Offer In Compromise Washington DC
Our company record of accepted offers is far above the standard ratio of the nationwide submittals. While there is no perfect record for the approval of this specialized tax matter, BFS is extremely happy with its success rate. We believe that this is because we only accept cases where we have a greater chance of the Offer being accepted, whether the client is located in Rockville, Frederick, Montgomery County, Washington DC, or throughout the U.S.
Some taxpayers can qualify for a settlement with the IRS, in which they pay less than the original tax liabilities, to resolve their tax liability with the IRS. There are three reasons to file an OIC. The first is when there is doubt as to your liability. You believe the IRS liability is not valid and feel that the IRS will have difficulty proving it.
The second is when there is doubt as to your ability to pay the taxes owed under your current circumstances. Most offers are filed under this section. The third is where taking your assets will create an undue hardship. A review of the facts of your case is needed to determine if you qualify under one of the reasons to file an OIC. Not everyone will qualify and it is a waste of your time and money to file an offer in compromise if you do not really qualify.
Business & Financial Solutions will not file an OIC for a client, in most cases, unless we believe there is at least a 90% chance of it being accepted. There are many companies who will guarantee that they can get you an Offer In compromise if you pay them their fee. Unfortunately, the client finds out later that they never qualified for an Offer In Compromise in the first place. Let BFS review the facts in your case and we will give you a realistic appraisal of your chances of qualifying for an Offer in Compromise in Washington DC.
How It Works
The IRS sets guidelines for accepting an Offer in Compromise to settle a past debt. The IRS looks at a taxpayer’s past, current, and future financial situation when evaluating whether an OIC should be accepted. It is important to know what aspects of a taxpayer’s situation. As the IRS is looking at the whole picture when considering an Offer in Compromise.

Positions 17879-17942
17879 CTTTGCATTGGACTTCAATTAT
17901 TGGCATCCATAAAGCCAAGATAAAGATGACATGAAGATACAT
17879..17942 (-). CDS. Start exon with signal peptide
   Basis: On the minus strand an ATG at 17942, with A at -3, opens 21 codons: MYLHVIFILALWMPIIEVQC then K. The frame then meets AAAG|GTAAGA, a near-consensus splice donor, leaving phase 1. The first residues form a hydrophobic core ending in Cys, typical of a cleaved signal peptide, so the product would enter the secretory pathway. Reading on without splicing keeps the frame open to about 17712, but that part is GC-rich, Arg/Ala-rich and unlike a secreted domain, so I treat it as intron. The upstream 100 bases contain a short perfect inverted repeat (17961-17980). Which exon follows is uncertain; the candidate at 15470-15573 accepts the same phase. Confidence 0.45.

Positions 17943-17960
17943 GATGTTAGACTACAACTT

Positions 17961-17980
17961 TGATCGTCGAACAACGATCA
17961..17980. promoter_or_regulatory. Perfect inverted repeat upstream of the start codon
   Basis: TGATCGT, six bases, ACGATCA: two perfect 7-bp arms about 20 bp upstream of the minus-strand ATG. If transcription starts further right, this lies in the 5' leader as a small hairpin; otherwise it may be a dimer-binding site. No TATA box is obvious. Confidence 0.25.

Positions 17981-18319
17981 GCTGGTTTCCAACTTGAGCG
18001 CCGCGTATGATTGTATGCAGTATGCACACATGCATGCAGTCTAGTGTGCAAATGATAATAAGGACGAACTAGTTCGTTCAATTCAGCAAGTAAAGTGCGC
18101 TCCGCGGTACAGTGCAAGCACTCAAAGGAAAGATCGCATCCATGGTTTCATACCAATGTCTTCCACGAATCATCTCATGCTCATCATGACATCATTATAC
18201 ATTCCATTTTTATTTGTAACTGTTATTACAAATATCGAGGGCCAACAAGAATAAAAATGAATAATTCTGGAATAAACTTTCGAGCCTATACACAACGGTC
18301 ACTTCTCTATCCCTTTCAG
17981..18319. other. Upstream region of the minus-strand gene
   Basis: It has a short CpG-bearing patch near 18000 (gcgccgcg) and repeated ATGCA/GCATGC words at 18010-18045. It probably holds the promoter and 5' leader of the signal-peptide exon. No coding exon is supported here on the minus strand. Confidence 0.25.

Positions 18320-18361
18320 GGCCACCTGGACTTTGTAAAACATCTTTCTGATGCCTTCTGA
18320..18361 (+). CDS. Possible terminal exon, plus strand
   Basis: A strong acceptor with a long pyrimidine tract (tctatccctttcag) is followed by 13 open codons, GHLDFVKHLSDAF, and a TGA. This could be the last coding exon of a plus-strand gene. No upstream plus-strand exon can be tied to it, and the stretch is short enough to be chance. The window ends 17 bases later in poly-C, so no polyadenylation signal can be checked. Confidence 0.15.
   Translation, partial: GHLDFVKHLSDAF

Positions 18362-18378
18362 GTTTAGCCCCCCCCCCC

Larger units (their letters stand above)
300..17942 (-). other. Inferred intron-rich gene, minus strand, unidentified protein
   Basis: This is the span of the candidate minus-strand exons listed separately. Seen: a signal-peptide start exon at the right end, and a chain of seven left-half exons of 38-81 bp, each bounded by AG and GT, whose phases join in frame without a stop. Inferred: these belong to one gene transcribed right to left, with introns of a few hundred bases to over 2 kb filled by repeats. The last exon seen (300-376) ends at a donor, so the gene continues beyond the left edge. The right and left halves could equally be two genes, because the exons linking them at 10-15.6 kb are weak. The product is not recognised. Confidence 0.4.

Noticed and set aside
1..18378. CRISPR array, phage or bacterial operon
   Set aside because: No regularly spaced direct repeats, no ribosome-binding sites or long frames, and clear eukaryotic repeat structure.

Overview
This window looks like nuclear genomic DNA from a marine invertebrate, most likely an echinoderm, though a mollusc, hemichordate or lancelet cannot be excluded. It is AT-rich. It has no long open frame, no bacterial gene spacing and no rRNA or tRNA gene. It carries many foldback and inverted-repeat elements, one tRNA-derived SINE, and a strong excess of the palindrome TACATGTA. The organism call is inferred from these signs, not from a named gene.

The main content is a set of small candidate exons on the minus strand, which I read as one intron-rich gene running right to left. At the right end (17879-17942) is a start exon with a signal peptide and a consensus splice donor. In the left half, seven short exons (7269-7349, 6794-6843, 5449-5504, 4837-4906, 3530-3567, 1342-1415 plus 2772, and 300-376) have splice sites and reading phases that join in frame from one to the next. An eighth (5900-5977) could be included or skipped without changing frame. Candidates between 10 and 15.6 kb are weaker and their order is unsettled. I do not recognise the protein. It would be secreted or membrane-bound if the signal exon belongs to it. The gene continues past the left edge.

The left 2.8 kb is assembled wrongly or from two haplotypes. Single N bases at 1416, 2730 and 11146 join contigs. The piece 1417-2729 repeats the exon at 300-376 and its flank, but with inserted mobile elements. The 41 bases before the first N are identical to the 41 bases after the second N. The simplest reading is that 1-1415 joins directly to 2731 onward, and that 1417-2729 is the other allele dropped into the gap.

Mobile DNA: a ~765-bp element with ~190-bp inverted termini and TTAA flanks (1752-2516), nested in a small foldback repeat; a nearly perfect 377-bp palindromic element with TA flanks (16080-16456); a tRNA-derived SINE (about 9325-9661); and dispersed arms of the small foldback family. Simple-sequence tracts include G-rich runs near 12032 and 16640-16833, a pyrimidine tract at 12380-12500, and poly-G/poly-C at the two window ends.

Not everyone qualifies for a settlement through the IRS. Each person’s financial situation is different. Additionally, the length of time varies. But the average generally is 8 to 12 months. Thus, pre-qualifying is an important first step to take prior to attempting an Offer in Compromise with the IRS.
The IRS will accept an Offer in Compromise based upon “reasonable collection potential.” Meaning what they reasonably expect they can collect from you within the remaining statute of limitations on your debt. The goal of any Offer in Compromise negotiation is to convince the IRS that this number is as small as possible. And this is something our Enrolled Agents are proficient in doing.
The IRS evaluates reasonable collection potential on a debt. The evaluation of the debts determines their willingness to accept an OIC. It is largely based upon a complete review of your financial situation. And this includes income, expenses, assets, and liabilities.
The IRS will only accept an Offer in Compromise if you can prove to them. Through full disclosure, you will have to show that you will never be able to pay the debt in full. Beware of companies promising a “pennies on the dollar” settlement for past debts. The Offer in Compromise is not for everyone. And many requirements must be met before the IRS accepts the tax debt settlement.